Reclamation work continues off the Henoko district of Nago, Okinawa Prefecture, to build a new U.S. military base to relocate the functions of the U.S. Marine Corp Air Station Futenma in Ginowan, also in the prefecture. (Kosuke Hamana)

The future of a massive land reclamation project in Okinawa Prefecture for a new U.S. military base looks increasingly murky as construction work entered its third year on Dec. 14.

The project pushed by the central government is not only fiercely opposed by local residents, but also plagued by uncertainty due to the porous nature of the seabed off the Henoko district of Nago. It has been described as having the consistency of mayonnaise.

Officials in Tokyo acknowledged the existence of the soft seabed only after work got under way to pour dirt into the planned reclamation area.

The discovery is bound to significantly delay completion of the project to build a new facility to handle functions now undertaken by the U.S. Marine Corps Air Station Futenma in Ginowan, also in the prefecture.

The area occupied by the Futenma facility was initially expected to be returned to Okinawa in fiscal 2022 at the earliest, assuming the new facility would be completed by then.

But the central government is now pitching the mid-2030s as the likeliest early time frame.

In addition, project costs are snowballing, largely because of the soft ground discovered in the northern side of U.S. Marine’s Camp Schwab that huddles Henoko and nearby localities.

Late last year, the central government revised its estimate for the overall cost of the reclamation project and construction work to about 930 billion yen ($8.94 billion), around 2.7 times the initially projected sum.

But prefectural officials contend the figure is way too low and that the real cost is 2.55 trillion yen.

The central government set out to reclaim about 157 hectares of seabed off the Henoko district two years ago.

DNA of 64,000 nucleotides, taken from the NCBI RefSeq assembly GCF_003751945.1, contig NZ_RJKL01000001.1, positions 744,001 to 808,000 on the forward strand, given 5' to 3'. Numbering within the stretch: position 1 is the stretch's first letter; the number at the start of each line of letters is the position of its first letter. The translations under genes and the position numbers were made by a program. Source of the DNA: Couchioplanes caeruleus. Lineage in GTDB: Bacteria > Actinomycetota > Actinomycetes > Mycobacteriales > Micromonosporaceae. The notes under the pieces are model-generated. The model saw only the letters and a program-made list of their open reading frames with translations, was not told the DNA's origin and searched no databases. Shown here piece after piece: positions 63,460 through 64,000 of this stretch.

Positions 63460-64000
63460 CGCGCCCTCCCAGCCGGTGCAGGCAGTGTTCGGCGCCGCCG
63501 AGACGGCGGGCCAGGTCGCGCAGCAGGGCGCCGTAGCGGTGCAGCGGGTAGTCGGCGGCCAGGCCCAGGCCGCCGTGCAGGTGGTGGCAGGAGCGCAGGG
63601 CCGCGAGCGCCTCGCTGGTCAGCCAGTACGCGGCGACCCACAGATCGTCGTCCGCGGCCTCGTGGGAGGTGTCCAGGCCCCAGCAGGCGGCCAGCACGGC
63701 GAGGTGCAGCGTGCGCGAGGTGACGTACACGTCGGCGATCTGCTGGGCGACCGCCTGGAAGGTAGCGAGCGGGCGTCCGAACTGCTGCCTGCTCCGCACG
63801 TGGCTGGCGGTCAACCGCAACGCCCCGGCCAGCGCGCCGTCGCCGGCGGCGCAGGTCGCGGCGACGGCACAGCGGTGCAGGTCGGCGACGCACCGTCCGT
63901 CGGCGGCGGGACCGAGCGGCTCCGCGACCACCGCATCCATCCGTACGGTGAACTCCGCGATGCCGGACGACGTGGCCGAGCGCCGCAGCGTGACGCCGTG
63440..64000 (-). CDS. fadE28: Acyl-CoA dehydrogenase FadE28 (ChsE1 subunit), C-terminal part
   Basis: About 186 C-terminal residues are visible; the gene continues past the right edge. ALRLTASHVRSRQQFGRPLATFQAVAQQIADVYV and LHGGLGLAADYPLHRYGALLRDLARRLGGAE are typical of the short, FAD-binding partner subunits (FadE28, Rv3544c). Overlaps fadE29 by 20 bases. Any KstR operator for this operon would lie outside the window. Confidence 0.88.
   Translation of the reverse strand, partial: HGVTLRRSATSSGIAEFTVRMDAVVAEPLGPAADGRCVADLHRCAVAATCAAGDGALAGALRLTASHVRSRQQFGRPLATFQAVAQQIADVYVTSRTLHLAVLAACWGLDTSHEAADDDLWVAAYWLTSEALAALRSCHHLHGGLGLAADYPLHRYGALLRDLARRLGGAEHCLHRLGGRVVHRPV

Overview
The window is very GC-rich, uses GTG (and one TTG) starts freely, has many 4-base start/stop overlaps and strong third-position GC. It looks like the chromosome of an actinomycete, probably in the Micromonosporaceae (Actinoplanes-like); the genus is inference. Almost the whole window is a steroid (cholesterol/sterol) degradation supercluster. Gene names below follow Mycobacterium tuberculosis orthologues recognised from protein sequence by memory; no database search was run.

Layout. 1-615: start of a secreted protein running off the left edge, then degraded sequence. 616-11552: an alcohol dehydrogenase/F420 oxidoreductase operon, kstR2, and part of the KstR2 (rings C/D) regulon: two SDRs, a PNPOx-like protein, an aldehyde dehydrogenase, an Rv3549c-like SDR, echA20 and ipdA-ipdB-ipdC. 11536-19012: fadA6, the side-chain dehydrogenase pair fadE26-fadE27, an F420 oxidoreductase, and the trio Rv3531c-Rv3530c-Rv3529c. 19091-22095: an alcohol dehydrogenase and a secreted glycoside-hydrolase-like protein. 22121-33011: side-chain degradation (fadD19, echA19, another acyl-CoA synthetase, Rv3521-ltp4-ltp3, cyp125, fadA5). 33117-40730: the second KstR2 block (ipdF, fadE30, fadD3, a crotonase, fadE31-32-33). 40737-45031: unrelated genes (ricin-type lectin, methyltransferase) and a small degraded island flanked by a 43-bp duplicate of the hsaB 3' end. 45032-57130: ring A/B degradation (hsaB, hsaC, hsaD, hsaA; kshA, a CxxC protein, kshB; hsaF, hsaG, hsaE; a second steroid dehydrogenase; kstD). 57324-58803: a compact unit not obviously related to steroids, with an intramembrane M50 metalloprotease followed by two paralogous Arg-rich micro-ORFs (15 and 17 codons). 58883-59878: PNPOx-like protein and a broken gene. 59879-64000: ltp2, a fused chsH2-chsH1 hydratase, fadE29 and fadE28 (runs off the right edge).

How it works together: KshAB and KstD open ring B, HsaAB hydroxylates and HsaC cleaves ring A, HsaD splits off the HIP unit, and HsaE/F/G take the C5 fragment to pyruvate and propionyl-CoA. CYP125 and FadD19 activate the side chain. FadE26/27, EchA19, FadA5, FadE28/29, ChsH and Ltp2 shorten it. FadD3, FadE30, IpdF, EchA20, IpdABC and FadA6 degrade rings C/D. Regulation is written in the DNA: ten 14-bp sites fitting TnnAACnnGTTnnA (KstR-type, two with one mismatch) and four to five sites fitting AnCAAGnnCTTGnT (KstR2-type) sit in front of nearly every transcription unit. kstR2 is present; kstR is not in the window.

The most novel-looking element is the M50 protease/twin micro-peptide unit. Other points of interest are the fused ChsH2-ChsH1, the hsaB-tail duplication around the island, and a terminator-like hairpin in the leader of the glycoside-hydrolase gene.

The planned reclamation area consists of two portions: about 111 hectares in the sea on the northern side of Camp Schwab and about 39 hectares in the sea on the southern side of Camp Schwab.

The landfill work is projected to require a total of 20.62 million cubic meters of dirt. As of the end of November, 3.8 percent of this had been poured into the southern side.

Despite overwhelming local opposition to the project, the central government insists it is the “only solution” to resolve pressing safety issues concerning the Futenma airfield, which sits in the middle of a residential area and generates ear-splitting noise levels with the roar of aircraft.

The government is aiming to reach a “point of no return” that will make it impossible to jettison the project.

Okinawa Prefecture's opposition, as shown in a referendum on the issue and through gubernatorial elections, stems from the fact that it already hosts about 70 percent of all U.S. military facilities in Japan.

Prefectural authorities view the discovery of the soft ground in the planned reclamation area as a powerful card to set back the project.

As required by law, the central government in April applied to the prefectural government for a change in the design of the landfill work due to the weak foundation.

For their part, prefectural officials intend to drag out the procedures of rejecting the application for as long as possible. This, say analysts, is bound to include court challenges initiated by both sides.

In doing so, prefectural officials hope the ensuing delay in the project and ballooning costs will make it abundantly clear to the public that the Henoko project is nothing more than a white elephant.

“We want to buy as much time as possible to bring public opinion to the point that the project is no longer feasible,” said a senior official with the prefectural government.

(This story was compiled from reports by Shinichi Fujiwara and Ryo Aibara.)